Then there were those who were killed without warning as they went about their daily routines. They had no choice, they were simply murdered. They were victims, which is not the same thing as ‘heroes’.

I mean in no way to diminish the victims, but if everybody is a hero, then there is no distinction between the firefighter who faced certain death running into the jaws of death to save lives and the victim who died trying to escape.

Casey Sheehan had a choice. One can find hundreds of references to Casey Sheehan’s mother but almost nothing about him. Casey Sheehan was a man worth knowing.

Casey enlisted in the Army when he was twenty years old. He decided to be a mechanic. He would undergo Combat Lifesaver training – a class on how to give IVs and treat trauma — an effort only second in intense learning to combat medic training.

Specialist Sheehan re-enlisted in the Army in 2004 knowing full well that he could be sent into a combat zone.

He wasn’t drafted, he volunteered for a second tour. He willingly answered the call of his country, and he willingly put himself between us and our enemies.

Sheehan died after volunteering to go out on a rescue mission to relieve soldiers of the 2nd Battalion, 5th Cavalry Regiment who had been ambushed with RPGs and small arms fire. They were pinned down and dying.

Casey knew the risks, took them anyway, and paid for our freedom with his blood. When volunteering for the mission, he reportedly said, “Where my chief goes, I go.” Casey Sheehan was a hero.

His mother has turned him into a victim and a martyr to the cause that took his life.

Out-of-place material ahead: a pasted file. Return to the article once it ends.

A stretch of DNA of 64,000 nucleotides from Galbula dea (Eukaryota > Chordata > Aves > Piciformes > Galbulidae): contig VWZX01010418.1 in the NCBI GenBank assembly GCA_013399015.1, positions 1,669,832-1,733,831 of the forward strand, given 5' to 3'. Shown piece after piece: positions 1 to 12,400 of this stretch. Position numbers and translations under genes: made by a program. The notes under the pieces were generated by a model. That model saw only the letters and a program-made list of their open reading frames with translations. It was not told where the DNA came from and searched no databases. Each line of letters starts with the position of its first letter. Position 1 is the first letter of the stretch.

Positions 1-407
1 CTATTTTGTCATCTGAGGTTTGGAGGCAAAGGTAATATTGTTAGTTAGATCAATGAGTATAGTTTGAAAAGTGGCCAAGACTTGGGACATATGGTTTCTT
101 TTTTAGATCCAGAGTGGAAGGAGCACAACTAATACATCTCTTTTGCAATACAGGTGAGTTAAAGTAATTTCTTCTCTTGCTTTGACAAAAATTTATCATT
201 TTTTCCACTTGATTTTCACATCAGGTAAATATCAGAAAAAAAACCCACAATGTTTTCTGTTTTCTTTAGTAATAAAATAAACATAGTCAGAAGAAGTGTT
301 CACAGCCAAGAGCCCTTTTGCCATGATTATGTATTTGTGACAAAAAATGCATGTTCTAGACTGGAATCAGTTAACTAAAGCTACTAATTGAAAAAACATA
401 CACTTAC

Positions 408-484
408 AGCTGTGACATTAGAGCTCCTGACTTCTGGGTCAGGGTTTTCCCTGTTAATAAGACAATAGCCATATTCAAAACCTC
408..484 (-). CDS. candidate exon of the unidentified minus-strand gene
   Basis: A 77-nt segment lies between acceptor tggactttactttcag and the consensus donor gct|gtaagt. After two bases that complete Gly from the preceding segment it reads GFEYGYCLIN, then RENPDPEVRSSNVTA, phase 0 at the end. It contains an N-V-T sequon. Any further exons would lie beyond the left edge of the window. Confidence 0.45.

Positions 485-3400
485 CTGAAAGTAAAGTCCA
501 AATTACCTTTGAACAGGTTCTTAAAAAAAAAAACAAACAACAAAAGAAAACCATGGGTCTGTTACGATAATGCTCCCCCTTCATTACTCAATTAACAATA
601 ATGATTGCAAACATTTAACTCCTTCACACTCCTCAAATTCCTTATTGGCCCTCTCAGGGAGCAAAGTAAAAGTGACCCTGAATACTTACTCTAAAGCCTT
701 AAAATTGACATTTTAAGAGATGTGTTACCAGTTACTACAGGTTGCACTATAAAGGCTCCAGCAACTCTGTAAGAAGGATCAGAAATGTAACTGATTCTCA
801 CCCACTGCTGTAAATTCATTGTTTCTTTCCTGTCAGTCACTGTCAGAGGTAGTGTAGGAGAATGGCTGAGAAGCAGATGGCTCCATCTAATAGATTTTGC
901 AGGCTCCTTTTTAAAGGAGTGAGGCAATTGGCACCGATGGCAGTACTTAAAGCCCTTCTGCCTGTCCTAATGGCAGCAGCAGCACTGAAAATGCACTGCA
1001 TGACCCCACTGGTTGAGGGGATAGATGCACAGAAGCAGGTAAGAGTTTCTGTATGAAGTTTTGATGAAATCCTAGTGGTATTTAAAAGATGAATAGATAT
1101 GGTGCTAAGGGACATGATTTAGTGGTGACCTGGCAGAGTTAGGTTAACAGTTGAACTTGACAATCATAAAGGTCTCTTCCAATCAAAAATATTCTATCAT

It is impossible to argue that Cindy Sheehan’s antiwar effort is aiding the US war effort, and it is equally impossible to miss the fact that her every word is front page news at al-Jazeera.

Cindy Sheehan is exemplar of the majority of the antiwarrior movement. To them, the ‘heroes’ are our enemy.

Liberal talk show host Bill Maher once remarked on television that it didn’t take any courage to kill our enemies from a distance. The real courage belonged to the 9/11 hijackers.

There is something glaringly off-center about the antiwar movement, however. Something unique. During the Vietnam War, the antiwarriors were against the war itself. Antiwar demonstrations grew so vociferous that Lyndon Johnson, a Democrat, announced his refusal to seek a second term.

Instead, the White House was captured by Richard Nixon, a Republican. Watergate may have been the vehicle, but it was Vietnam that was responsible for Richard Nixon’s downfall, as it had been for Lyndon Johnson’s before him.